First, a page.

Staring at the vertiginous summit in the Sierra Nevada mountain range in California with her fellow Outward Bound backpackers, Naomi Wong ’22 was highly skeptical that she’d be able to manage the ascent. “I’m thinking to myself: ‘I can’t do that. Are you kidding? That’s insane,’” Wong said. But an hour later Wong and her crew were looking down at where they were first standing awestruck. “The experience instilled in me this feeling that I am capable of hard things. There were the most incredible views, and you can see so far, and it’s so beautiful,” she said. “And I started to cry because I had no idea that I was capable. It’s incredible - that newfound confidence and the idea of pushing yourself through something when you initially doubted yourself. And, it can be applied not just to a physical experience; it’s life. You keep on pushing.”
Wong was the recipient of KO’s Perry Levy The Perry S. Levy Outward Bound Scholarship, an endowed fund that provides an annual grant for a Kingswood Oxford student to attend an Outward Bound program. The scholarship was established by Judie and Coleman B. Levy, their children – Dean ’87, Matthew ’89, and Evan ’93 – and Perry’s wife, Melissa Levy, in memory of Perry S. Levy ‘85, who passed away of cancer in October 1999. In order to be considered for the opportunity, students are asked to submit an example of how they lived their life to the fullest. Encouraged by her father and her advisor Nancy Solomon to apply, Wong shared in her essay how she was once a picky eater and she used that as an analogy about how she grew to try new things. “I realized that my experience didn’t have to be so narrow,” she said.
Wong admitted that she didn’t fully understand fully the extreme “no-frills” conditions in her two-week Outward Bound trip this past summer- sleeping under the stars without a tent, iodizing water from local water beds, lugging a 50 lb backpack, hiking 12 miles a day at times in rugged terrain, and not looking in a mirror for two weeks - an experience she described as “refreshing.” “The physical part was hardest. The first couple of days were the most challenging, but it was really rewarding. This was hard but it also a positive thing in my eyes,” she said. “I missed my bed, showers, fresh fruit, ice water. The experience brought with it a heightened sense of gratitude when I came back. It made me realize that once these two weeks were up, I was going to have access to all these things again which is so much more than most people have.”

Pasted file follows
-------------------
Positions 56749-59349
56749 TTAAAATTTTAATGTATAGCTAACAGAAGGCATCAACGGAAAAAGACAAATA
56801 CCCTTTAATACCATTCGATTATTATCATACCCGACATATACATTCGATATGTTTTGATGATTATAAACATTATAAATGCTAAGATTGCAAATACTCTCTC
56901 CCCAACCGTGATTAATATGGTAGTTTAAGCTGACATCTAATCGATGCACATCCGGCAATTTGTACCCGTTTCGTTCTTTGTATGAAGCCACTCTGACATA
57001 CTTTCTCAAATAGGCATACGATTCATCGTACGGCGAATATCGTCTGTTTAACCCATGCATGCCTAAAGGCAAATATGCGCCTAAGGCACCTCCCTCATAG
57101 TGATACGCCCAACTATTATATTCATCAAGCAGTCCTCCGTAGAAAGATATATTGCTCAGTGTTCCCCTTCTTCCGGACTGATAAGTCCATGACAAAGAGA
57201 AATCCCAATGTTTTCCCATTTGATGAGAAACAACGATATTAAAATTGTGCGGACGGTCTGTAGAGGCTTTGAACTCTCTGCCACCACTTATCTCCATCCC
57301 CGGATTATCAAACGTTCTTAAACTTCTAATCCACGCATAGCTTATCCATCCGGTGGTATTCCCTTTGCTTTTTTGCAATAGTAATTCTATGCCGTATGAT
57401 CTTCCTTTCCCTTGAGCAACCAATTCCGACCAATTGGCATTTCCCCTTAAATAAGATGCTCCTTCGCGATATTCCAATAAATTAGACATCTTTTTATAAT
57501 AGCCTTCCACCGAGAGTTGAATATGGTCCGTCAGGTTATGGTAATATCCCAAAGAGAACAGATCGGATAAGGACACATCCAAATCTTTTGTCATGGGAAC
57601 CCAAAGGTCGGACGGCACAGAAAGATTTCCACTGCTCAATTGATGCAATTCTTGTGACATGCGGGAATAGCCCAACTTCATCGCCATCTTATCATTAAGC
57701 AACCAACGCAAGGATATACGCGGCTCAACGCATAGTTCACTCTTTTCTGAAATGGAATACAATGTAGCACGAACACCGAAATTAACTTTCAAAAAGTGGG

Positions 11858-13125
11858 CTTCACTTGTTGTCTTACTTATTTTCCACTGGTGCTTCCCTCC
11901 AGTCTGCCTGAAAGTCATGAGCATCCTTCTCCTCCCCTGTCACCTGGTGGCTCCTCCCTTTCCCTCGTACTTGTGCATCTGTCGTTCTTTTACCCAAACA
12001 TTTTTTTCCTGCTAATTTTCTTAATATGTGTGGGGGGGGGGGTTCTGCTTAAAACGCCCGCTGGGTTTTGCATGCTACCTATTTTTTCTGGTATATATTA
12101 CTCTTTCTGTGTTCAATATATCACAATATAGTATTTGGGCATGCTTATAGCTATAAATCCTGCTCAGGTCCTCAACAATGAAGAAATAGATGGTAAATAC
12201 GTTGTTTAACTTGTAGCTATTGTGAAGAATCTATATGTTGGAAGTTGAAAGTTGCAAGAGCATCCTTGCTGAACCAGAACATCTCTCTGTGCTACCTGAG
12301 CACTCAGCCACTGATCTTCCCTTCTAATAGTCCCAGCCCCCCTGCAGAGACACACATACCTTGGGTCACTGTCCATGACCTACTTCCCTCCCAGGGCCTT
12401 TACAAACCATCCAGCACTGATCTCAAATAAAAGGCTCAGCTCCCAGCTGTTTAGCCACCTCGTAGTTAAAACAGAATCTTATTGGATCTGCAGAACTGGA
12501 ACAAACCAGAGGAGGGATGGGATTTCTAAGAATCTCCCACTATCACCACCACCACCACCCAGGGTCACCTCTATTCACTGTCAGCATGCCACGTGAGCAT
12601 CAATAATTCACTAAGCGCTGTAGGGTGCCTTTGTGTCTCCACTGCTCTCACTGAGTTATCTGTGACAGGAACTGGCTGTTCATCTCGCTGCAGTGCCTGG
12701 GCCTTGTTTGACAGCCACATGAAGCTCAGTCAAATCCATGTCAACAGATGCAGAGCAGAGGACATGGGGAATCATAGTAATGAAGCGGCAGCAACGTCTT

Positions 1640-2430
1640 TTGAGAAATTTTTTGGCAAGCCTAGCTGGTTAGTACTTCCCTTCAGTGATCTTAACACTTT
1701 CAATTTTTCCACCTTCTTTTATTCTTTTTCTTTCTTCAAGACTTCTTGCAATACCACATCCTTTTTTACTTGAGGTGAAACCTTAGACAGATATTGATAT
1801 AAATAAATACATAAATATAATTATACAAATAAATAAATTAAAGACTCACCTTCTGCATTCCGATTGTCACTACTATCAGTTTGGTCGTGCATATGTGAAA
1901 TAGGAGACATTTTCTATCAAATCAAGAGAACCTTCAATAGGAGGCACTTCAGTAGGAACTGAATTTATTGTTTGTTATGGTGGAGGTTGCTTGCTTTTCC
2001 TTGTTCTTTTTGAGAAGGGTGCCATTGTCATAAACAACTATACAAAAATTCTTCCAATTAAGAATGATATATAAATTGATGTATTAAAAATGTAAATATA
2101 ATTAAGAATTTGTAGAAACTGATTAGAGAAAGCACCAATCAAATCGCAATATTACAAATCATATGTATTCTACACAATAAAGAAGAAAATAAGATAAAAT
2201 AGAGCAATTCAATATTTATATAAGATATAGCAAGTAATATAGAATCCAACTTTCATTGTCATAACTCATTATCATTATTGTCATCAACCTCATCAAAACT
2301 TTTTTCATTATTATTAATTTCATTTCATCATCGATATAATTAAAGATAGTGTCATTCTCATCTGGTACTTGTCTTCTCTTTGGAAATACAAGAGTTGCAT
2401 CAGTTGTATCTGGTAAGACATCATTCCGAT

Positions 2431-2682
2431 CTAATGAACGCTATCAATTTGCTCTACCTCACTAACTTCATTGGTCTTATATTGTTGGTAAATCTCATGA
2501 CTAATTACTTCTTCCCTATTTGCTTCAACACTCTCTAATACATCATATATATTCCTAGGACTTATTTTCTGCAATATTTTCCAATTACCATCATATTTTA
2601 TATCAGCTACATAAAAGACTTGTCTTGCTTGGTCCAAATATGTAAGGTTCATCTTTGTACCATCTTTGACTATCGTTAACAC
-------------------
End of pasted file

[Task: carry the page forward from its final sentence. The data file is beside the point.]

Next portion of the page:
During the expedition, the backpackers took turns and served as clean-up crew, cooks, and leaders. In her time as a leader with another young woman, the two spent the night before planning their hike with the instructors, determining the best route to get to a given point, how long it will take, when to wake up, and how to navigate with a map.
The experience allowed for a lot of introspection. Since the backpackers surrendered their cell phones to the instructors, there were no nagging pressures of social media. Wong felt that it was refreshing to exist without her phone and not be preoccupied by “things that really aren’t that important.” Wong experienced a 24-hour solo stationed near a pond adjacent to a lake where she was instructed to write a letter to herself, a letter to someone she was thankful to (her dad), and a list of 100 goals. Her goals included showing more gratitude for the things in her life, living in the moment, and spending more time with her family. In her letter to herself, she expressed a heightened sense of gratitude and appreciation for the seemingly prosaic things in life which are not little when you don’t have them and an admiration for nature.
“I would recommend the experience to any student even if it seems so outside your comfort zone. It can be hard but it’s an amazing experience. The fact that KO has this opportunity is incredible, and many KO people aren’t even fully aware of it,” she said. “Being outdoors made me realize just how much it helped me feel grounded in my life.”